10. RS says:

    Paul Davies has militated against multiverses, simulation theories, ‘many worlds’ interpretation, super-awesome hyperspaces, and any strong anthropic principle. He just thinks science (whatever that may mean to one) is only about what can be reproducibly experienced — by us, to be precise, by people we can contact — if you’ve gone as far as you can with that, scientific progress along a particular path just comes to an end as far as we can ascertain, for centuries, millennia, or indefinitely.

    Whereas Goedel evidently told a student that the implications of the a priori are grossly underrated, and that no grandfather-type paradox arises when particles briefly move backward in time (which phenomenon I don’t think is highly controversial – ?) . . . because some laws must constrain anything they do in retrograde time from causing some wild absurdity. (It sure seems like that would require a whole lot of constraint.) So I assume Goedel was at the other pole, highly receptive to ‘many worlds’ and its like, regardless of whether he thought much of a particular idea in that mold. But presumably he wouldn’t class these ideas as pure ‘science’ or as pure ‘empirical science’.

    Sadly I will never begin to understand the physics involved in these contrasting outlooks, and am barely smart enough to behold the purely philosophical aspects, but it’s fascinating.

    Apparently Davies also takes a very strong form of the view that science doesn’t actually explain the universe in toto unless physical law itself can be explained. Even if you’ve got a consistent theory of quantum gravity, and manage to wrap up the dark matter question and such, you are still in a perplexing world, essentially a mysterious one, to the extent that you can’t explain the laws themselves. (I wonder how well this gels with his strict emphasis on what is experienced ; does one actually experience the laws?)

    Whether or not physical laws can be explained, I already felt that way about life, because I don’t really think science can ever explain consciousness. I suspect it’s not possible even in the abstract. Though unfortunately I’m not smart enough to be sure. I think people just believe, by induction, that ‘eventually’ science will ‘probably’ explain consciousness, seeing as science has gradually, century by century, already explained most stuff quite ably. This seemed to me to be the only real fundamental argument in F. Crick’s book on the subject (a book I read maybe 10% of). (The fact that consciousness is affected by receptor ligands, neurons, etc I don’t see as a fundamental argument.)

    To me this seems very sad in a way ; intuitively, it seems to me that having this outlook dims people’s experience of their own selves (through consciousness, of course). Presumably the Romanticists who chafed under science had some comparable feeling. It seems most elites think science has explained ‘everything, or close enough’, other than things that are arguably metaphysical imponderables — with a couple asterisks for the dark matter problem or the failure to unify gravitation with the other forces, if like me they are aware at a pop-sci level of those particular ‘incompletions’. Further, they may accept with Kuhn that science is only asymptotic to Truth. But other than that, science has become an essentially total outlook for many.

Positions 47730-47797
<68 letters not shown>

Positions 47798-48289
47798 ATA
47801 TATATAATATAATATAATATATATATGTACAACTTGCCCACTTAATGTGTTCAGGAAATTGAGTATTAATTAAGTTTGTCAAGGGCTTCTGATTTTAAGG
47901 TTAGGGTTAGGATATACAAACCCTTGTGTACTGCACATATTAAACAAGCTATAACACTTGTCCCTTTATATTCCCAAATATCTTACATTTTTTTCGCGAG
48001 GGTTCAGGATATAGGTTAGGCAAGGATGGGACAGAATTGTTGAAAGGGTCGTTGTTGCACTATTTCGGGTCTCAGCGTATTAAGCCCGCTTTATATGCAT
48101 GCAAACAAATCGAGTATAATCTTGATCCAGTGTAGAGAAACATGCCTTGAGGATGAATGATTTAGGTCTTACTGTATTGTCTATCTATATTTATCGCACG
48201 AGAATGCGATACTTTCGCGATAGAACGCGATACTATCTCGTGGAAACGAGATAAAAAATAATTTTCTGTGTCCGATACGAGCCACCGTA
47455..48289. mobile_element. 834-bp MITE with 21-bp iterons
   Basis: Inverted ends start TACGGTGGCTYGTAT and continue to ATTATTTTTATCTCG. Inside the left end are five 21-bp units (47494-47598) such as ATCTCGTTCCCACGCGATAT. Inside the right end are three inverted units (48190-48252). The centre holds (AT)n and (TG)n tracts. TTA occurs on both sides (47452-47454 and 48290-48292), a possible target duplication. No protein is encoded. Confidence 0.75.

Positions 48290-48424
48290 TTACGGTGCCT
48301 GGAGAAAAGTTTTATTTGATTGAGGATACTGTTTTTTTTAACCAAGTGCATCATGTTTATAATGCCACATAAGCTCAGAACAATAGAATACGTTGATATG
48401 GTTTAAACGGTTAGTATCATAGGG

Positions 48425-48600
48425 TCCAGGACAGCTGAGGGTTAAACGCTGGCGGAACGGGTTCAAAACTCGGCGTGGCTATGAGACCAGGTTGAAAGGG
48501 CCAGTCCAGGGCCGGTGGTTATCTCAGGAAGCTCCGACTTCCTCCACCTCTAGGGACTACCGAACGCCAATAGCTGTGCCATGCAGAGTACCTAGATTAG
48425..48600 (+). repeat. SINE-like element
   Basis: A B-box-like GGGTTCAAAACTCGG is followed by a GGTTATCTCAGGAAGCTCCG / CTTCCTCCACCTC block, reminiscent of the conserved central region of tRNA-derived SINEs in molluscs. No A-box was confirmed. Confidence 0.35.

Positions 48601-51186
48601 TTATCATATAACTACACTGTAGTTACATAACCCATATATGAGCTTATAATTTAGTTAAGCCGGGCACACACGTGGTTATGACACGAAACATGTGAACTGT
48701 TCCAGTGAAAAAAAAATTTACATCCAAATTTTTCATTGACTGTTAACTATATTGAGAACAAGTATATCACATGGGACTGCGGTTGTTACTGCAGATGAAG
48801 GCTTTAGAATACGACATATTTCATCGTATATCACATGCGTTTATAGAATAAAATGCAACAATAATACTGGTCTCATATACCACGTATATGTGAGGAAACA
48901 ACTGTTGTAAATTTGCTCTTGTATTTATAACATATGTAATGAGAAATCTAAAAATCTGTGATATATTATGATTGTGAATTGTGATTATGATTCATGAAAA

But consciousness is obviously not a metaphysical imponderable at all. You experience directly. Where the cosmos came from, or where the nomos that allowed the cosmos to self-generate came from, is arguably a metaphysical imponderable. That is: it may be meta wrt physics, and you ponder it. Consciousness you may certainly ponder if you like, but you also just plain experience it. You do not ‘experience’ cosmos/nomos having (or lacking) an origin.

    • Hayrick says:

      Personally I am with Ernst Cassirer . – Tr. The place of language and myth in the pattern of human culture:-

      “All schemata which science evolves in order to classify , organise and summarise the phenomena of the real world turn out to be nothing but arbitrary schemes – airy fabrics of the mind, which express not the nature of things, but the nature of the mind.”

      and Surrealism :)

  11. pearl gates, ceo macrosoft says:

    Oh come on that non-Newtonian physics stuff its from when we tried to outsourcing the code to the patelaxy. we still haven’t sorted it out.

  12. TWS says:

    Test if we live in a simulation? What do you do if discover you’re right? Look for the cheat codes? Try to directly contact the programmer? What if the programmers moved on and a pimply 13 year old is the only person interacting with the program? How do you arrange to move to the ‘all tropical paradise’ version?

  13. Anthony says:

    cheat code = miracle

  14. j3morecharacters says:

    Any mechanism inevitably produces errors and inconsistencies. Since never had been identified any, this is the real thing.

  15. Ian says:

    If the Universe were not a simulation, but an algorithm, you wouldn’t have cheat codes but hacks.

    About that “algorithm” thing: what stuff are electrons made of? it’s a silly question, of course. An electron is just a set of rules. May be you can decompose those rules into simple rules (the 1/137 rule seems to be too arbitrary to be a real basic rule). But, in any case, at the bottom of reality, you always finds algorithmic rules, instead of any primeval goo.

  16. Jim says:

    One difference between unintuitive physics and a miracle is that unintuitive physics is reproducible while a miracle presumably isn’t. Thus if every time that someone says “Afghanistan Banana Stand” a huge emerald materializes then that just becomes a newly discovered if untuitive law of physics and the price of emeralds goes to zero. But if it happens just once and never succeeds again then it is a miracle.

    • melendwyr says:

      Every event in the universe happens only once. Even if time is a loop, each time an event occurs is the first and only time.

      Is everything to be considered a miracle, then?

    • melendwyr says:

      How do we distinguish between non-reproducible events, and events whose requirements we don’t understand well enough to reproduce?
      And what grounds do we have for considering something a ‘miracle’ merely because it conflicts with our current understanding? Scientists have found lots of things they couldn’t explain. And they study them until they’ve extended their understanding, or thrown out their incorrect understandings. They don’t declare that it was a miracle.